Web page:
Innovation is subset of survival mechanism. Cricket is no different when it comes to fundamentals of survival. Since its inception, Cricket has gone through many innovations to stay current with the time. On that note, the very idea of tinkering with some of the traditions of the game is not that wrong.
From inception of new formats to colored clothing to franchise Cricket, it is that thought and resulting innovations that has not only helped the game to survive in this fast age but also to remain open for new ideas and debates. Naturally, not all ideas converted into success. Some of those ideas faced failure of such magnitude that they got reversed overnight – without even a phase out plan – such as, super-sub concept.
4-day Tests is the most recent of such thoughts in Cricket. The thought, recently, became a debate only after it attracted serious consideration of some Cricket boards around the world. Knowing the Cricket boards are the most relevant forums for the sustainable growth of the sports, there must be definite merits for the idea to have elevated to the level of serious consideration by these boards.
One of the strongest points in support of the idea is the diminishing following of the longest format of the game. The supporters of the idea seem to believe the length of the game to be the reason behind it. They are probably pondering upon chopping off one day from every Test to create additional space in Cricketing calendar for more profitable Cricket that would help the sports survive longer.
Effective solutions rarely result without appropriate-phrasing of problem statement based on correct root cause assessment. The decrease in spectators on-ground and viewership of Test Cricket is a problem, no denying there. But is the length of the game really the root cause behind it? This is where the popular opinion seems to stand in disapproval of the assumed assessment in support of the idea.
If it is not the length of the game then what is resulting in this lack of spectator interest in this format? Why is it struggling to maintain the same interest as compared to yesteryear’s? The best way to find the answer to that pertinent argument is probably to dive deeper into that comparison. And while at it, what better than also converting this subjective assessment to a more objective comparison based on numbers and results from the yesteryear’s.
Talking of results, in the last decade, the percentage of games drawn is on downward trend. More games have produced results. That should settle the ‘Test Cricket mostly producing dull draws, anyways’ argument.
It is the increasing dominance of home teams that has made Test Cricket bit more predictable. Sports resemble, in many ways, to suspense thrillers in movie cinemas. Predictability of the result and expected outcome often result in lack of viewer interest.
If the comparison is expanded from every year in the last decade to last few decades, the numbers tell similar story. The dominance of home teams is on the rise. Although, the percentage of wins by a visiting team has gone considerably higher but the percentage of draws has also seen a sharp decline. That points at significant decrease in frequency of visiting teams failing to avoid.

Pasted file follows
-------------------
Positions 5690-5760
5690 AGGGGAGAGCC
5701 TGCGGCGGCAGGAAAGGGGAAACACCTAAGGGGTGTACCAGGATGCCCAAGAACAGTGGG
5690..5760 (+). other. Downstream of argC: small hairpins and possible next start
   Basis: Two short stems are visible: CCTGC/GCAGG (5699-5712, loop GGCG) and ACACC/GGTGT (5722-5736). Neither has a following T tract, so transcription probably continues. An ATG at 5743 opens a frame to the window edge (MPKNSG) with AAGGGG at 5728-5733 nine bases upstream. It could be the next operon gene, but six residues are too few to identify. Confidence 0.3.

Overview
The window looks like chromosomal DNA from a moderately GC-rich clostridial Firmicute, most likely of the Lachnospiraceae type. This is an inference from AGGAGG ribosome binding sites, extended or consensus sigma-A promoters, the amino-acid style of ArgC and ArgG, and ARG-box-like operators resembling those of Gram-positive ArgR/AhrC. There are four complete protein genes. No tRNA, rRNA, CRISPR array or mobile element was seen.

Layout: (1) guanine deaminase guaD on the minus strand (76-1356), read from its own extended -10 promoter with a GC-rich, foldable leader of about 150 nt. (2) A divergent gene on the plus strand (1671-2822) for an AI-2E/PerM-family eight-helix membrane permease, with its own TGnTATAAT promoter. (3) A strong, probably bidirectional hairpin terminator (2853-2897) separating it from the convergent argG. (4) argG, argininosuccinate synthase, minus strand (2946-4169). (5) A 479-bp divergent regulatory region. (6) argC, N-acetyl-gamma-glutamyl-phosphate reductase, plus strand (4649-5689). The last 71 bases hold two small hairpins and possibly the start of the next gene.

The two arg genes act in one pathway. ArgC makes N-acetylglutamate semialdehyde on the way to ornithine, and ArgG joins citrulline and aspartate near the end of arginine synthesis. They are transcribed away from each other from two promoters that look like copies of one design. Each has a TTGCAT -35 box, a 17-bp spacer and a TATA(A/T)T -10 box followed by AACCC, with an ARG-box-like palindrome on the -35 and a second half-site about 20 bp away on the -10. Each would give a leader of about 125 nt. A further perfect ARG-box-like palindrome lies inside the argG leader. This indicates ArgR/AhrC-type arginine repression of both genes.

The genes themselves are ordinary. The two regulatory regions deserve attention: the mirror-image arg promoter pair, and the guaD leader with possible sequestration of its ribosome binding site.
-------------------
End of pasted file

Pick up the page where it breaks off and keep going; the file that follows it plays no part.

In Cricketing World, a performance on foreign soil always perceived heavier in weight than a performance of same numerical value on the home turf. Not long ago, players used to make a name for themselves for playing out even a draw on a foreign soil. That’s what has gone down significantly in Test Cricket. Lesser number of gritty battles on foreign soil and higher frequency of meek surrenders by the visitors, instead. Probably because of better utilization of home advantage by the home teams.
Winning the coin toss is another factor that plays a considerable role in proceedings of a Cricket game.
The role of toss is elevated from being considerable to significant in recent years. Has it been the same in previous decades?
Pretty much so, except for 2000s and 90s where winning the toss was practically as good as not winning it. It probably also points at the quality of the players and teams who were still able to compete even after being made to bowl or bat against their preference.
But still, ‘win the toss, win the match’ percentage has gone higher in the recent years. How about letting the teams announce their playing-XI after the toss, instead? That might allow the toss-losing team to re-adjust their plans according to their non-preferred choice. Still a better idea than chopping off a one full day, right?
People have not lost interest in Test Cricket because of its length. It is nothing but an illusion. People are still interested in seeing more of Leeds and Cape Town Tests. What they are no more interested in is boring, predictable, lopsided Cricket. For them, the grinding, fluctuating, unpredictable and intensely competitive Cricket is still irresistible, regardless if it lasts for 4 days or 5.
Transition of Test Cricket from 5-day to 4-day may be inevitable but, even before that, there are other factors that worth the experimentation. Minimizing the impact of home and toss advantage may bring enough thrill to pull back the interest in the game. 4-day Test is an illusion not the solution.
In Cricketing World, a performance on foreign soil always perceived heavier in weight than a performance of same numerical value on the home turf. Not long ago, players used to make a name for themselves for playing out even a draw on a foreign soil
People have not lost interest in Test Cricket because of its length. It is nothing but an illusion. People are still interested in seeing more of Leeds and Cape Town Tests. What they are no more interested in is boring, predictable, lopsided Cricket